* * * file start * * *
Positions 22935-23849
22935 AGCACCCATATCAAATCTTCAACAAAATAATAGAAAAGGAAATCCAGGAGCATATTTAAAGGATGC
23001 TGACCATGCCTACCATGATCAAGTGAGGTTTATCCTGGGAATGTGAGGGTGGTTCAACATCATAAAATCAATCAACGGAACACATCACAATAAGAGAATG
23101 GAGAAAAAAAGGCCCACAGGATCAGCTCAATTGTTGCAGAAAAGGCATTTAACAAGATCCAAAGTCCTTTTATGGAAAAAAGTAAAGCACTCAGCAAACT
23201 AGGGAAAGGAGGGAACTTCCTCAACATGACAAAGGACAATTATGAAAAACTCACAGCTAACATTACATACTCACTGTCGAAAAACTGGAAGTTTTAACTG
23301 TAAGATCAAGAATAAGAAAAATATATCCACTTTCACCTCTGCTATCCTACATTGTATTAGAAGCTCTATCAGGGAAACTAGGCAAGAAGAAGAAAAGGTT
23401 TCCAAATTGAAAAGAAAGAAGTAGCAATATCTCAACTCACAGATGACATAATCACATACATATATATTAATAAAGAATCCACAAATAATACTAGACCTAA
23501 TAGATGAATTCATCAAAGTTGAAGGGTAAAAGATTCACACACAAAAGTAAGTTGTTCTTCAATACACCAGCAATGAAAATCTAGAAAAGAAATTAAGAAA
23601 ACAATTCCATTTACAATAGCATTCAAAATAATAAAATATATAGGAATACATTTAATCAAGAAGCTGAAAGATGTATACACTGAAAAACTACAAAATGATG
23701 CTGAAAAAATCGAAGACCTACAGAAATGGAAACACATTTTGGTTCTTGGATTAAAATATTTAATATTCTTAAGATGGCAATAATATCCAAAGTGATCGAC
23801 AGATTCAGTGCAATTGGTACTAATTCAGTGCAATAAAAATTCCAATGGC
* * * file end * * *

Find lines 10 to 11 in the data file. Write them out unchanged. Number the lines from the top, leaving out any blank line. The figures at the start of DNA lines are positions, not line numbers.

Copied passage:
23701 CTGAAAAAATCGAAGACCTACAGAAATGGAAACACATTTTGGTTCTTGGATTAAAATATTTAATATTCTTAAGATGGCAATAATATCCAAAGTGATCGAC
23801 AGATTCAGTGCAATTGGTACTAATTCAGTGCAATAAAAATTCCAATGGC